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  6. I love the way your love flows through your words. Each word seems like dew drops flowing into a vast ocean of understanding and empathy. How lucky is your daughter to have you! You are so gentle and so thoughtful. Your words open my heart. Thank you.

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  7. That was so clear. Hard won graceful wisdom.

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  8. As always, Elizabeth, I am humbled by your depth of insight and beautiful writing. What a truth to remember. And thanks for the Pema Chodron quote, I think it's time I revisited her.

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  9. True - but I never thought of it in these terms. Love your words, always.

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  10. Unconditional openness -- it is so much harder than it sounds, isn't it?

    But I know it is the only way to understand/make peace with our experiences with children with disabilities. Thanks Elizabeth.

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  11. I agree with you. It is part of the work of hardship and/or sorrow in our lives, and it is part of what makes us touch deeply into our individual and collective humanness. The ones who are fighting for control are the ones who haven't learned surrender yet. Life gives us so many chances to do this all along, but most of us will resist it until we have NO choice. And then, the deepest work of transformation begins.
    When I saw who wrote that opening quote, you can imagine what I thought...

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  12. beautifully said. The last line says it all and i wish i could wear it on a freakin' tshirt. :)

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  13. It is those who rail at the 'giver' or the circumstances who are blind to the path they are on. I heard a fable today about two men lost in the woods at night with hungry beasts all around them. There was a flash of lightning and the man who looked up at the heavens and railed and wondered "why" missed the sudden illumination of the path home. The man who knew that he would be able to see the way if he just kept focused on the path/journey looked ahead and used the light to help him.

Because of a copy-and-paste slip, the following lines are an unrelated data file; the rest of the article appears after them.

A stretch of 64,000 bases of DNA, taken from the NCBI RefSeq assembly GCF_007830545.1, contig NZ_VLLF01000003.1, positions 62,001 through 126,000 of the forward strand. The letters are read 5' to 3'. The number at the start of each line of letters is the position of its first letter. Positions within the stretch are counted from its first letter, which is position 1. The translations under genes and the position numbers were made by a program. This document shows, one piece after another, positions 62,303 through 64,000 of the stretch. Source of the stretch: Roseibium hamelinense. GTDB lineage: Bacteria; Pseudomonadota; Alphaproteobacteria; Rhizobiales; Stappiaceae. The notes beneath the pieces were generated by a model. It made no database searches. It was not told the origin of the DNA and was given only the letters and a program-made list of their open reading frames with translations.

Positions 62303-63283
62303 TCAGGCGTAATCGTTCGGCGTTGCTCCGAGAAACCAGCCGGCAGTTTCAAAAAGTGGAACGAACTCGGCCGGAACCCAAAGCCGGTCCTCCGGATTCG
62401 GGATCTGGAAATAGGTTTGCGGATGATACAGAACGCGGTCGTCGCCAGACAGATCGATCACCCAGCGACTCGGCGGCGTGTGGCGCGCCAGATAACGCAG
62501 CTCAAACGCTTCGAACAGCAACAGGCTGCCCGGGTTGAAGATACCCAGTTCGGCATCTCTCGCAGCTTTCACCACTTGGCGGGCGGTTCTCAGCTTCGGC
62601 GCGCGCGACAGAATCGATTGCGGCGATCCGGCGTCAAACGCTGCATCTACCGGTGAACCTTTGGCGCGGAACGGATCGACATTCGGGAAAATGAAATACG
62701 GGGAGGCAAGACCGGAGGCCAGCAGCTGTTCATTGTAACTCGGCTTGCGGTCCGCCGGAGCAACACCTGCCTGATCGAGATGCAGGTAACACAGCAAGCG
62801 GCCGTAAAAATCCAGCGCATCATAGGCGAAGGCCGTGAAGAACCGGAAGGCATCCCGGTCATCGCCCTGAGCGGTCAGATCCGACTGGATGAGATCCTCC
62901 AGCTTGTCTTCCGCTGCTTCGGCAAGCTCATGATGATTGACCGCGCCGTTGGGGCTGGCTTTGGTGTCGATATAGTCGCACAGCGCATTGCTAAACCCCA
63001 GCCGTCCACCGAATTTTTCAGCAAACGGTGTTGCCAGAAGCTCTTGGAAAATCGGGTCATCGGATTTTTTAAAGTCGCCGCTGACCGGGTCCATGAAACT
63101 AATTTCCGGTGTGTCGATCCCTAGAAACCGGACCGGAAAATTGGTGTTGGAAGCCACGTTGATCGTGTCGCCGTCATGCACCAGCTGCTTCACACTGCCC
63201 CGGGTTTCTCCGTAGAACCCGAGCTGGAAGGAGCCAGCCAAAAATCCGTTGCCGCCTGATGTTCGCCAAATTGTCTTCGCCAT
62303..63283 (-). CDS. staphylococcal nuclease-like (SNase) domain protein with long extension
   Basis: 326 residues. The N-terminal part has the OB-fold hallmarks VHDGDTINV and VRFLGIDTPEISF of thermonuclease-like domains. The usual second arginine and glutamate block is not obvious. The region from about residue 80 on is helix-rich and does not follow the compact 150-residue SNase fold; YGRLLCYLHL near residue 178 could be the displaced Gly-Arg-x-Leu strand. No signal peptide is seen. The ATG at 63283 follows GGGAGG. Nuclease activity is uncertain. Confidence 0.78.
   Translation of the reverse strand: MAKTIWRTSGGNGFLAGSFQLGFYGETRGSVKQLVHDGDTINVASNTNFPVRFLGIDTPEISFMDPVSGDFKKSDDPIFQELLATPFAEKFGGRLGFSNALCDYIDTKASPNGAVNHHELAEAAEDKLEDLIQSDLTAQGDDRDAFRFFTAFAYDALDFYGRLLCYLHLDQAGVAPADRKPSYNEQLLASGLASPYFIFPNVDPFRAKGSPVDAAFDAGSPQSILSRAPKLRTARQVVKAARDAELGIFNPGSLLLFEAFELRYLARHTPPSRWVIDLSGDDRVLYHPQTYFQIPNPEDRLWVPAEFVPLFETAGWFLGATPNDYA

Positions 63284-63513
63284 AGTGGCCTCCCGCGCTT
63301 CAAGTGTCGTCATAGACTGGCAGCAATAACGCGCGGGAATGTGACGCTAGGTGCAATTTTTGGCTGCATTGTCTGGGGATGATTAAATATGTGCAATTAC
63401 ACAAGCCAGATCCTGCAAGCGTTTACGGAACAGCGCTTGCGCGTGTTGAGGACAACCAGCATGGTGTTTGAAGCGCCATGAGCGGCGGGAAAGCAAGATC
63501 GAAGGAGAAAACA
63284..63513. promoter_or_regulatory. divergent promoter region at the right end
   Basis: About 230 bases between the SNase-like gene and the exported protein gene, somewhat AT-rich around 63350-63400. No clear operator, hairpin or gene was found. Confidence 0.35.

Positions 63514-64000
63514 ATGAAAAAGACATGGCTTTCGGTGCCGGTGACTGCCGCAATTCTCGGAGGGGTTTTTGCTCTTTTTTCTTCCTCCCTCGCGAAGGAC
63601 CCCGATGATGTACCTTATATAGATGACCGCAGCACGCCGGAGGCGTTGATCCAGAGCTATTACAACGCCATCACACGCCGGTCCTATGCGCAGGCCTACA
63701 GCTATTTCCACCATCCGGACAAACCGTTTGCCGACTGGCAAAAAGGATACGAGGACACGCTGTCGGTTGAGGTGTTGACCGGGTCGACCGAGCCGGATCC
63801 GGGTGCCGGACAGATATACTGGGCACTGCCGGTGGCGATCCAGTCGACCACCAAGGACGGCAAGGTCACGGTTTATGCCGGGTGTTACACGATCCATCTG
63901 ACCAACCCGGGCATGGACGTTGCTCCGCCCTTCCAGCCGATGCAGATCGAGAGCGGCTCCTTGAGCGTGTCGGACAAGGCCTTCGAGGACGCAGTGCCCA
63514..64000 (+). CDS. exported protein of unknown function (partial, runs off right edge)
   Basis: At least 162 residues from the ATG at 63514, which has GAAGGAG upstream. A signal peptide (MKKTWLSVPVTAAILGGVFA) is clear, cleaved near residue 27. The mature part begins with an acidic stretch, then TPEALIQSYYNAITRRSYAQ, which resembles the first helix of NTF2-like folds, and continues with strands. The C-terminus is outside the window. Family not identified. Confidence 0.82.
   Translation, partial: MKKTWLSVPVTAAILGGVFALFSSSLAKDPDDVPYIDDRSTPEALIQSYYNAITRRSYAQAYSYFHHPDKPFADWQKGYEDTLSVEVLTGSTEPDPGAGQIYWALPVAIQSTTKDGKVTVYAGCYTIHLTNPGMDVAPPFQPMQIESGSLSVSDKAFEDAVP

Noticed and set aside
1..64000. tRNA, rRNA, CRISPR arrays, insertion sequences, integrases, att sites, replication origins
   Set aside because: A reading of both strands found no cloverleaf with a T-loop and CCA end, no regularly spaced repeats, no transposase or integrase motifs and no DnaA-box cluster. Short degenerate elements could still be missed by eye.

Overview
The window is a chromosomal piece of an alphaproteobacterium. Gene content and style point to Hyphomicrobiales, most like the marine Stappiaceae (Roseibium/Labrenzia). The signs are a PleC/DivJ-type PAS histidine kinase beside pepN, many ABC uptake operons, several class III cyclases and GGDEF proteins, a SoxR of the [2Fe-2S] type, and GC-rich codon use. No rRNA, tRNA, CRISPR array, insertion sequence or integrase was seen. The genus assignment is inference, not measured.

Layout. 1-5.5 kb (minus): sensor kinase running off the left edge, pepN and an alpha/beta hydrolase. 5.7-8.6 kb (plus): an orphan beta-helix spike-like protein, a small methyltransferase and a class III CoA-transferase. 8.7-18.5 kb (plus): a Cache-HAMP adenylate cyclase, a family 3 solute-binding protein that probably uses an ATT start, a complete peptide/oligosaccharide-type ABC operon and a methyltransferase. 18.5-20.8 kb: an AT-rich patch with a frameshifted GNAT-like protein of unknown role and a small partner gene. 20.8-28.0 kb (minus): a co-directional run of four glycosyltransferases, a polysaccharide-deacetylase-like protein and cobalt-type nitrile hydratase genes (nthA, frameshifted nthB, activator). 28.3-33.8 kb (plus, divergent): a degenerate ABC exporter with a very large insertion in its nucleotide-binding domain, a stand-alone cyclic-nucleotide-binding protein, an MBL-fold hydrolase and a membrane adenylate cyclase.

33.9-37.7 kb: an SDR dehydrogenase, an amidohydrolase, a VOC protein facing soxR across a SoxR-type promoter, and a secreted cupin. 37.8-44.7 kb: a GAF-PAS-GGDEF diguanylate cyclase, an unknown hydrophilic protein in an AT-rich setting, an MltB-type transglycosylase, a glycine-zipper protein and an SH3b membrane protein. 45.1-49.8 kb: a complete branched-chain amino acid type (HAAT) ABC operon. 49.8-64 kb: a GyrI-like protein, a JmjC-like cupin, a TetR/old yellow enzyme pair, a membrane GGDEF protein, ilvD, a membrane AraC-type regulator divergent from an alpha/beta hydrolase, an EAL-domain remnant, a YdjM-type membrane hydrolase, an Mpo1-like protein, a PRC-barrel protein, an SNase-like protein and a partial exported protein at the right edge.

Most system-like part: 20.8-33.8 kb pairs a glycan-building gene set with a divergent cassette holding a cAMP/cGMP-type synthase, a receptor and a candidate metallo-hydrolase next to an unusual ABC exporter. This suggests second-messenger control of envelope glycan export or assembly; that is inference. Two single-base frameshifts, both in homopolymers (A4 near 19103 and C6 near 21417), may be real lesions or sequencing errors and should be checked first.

You are such a light for others on this journey, Elizabeth. Thank you.

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  14. so, so beautifully said, elizabeth.

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  15. Love this comment. It's funny because just the other day I was saying that it is peace I am looking for. A good reminder that it's not outside of me.

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  16. Love this post.... make sure you add it to the "how we do it" book when it's completed and published... thx for taking the "triteness " out of that quote and adding a rather large dose of beautiful, appreciated reality.

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  17. Thanks! You put into words so beautifully what I have felt for the last 18 years of caring for my child. I would not relinquish teh intimacy, ever.